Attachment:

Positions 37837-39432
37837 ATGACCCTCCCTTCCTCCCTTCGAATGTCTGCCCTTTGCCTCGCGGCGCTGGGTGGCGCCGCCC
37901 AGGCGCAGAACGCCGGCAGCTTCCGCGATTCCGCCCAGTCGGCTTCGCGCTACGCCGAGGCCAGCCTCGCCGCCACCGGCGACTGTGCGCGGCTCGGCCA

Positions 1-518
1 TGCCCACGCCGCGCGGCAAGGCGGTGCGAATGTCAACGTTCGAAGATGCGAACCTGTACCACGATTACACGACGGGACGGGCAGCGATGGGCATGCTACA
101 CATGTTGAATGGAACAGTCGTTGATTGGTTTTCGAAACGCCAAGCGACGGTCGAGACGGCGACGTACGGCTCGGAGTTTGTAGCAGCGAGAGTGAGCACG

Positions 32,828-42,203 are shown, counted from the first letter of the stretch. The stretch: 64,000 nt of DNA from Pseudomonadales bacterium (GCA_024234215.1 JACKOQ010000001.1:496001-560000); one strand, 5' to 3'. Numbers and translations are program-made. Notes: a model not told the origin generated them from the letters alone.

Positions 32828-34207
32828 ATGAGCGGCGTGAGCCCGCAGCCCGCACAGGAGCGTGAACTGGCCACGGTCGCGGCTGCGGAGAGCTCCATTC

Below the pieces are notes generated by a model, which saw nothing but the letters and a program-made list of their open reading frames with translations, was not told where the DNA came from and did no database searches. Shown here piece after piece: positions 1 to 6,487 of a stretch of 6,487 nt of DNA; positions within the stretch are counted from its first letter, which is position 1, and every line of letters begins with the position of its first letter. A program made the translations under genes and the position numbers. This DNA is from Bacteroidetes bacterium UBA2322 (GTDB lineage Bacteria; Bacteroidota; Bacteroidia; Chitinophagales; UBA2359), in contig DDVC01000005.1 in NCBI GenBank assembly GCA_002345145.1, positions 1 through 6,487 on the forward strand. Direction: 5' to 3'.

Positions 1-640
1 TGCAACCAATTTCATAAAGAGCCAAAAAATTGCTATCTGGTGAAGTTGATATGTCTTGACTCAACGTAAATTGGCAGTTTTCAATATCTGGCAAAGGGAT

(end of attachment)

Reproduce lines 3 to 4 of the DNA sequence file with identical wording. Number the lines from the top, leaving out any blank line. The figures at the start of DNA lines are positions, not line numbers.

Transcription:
37901 AGGCGCAGAACGCCGGCAGCTTCCGCGATTCCGCCCAGTCGGCTTCGCGCTACGCCGAGGCCAGCCTCGCCGCCACCGGCGACTGTGCGCGGCTCGGCCA

Positions 1-518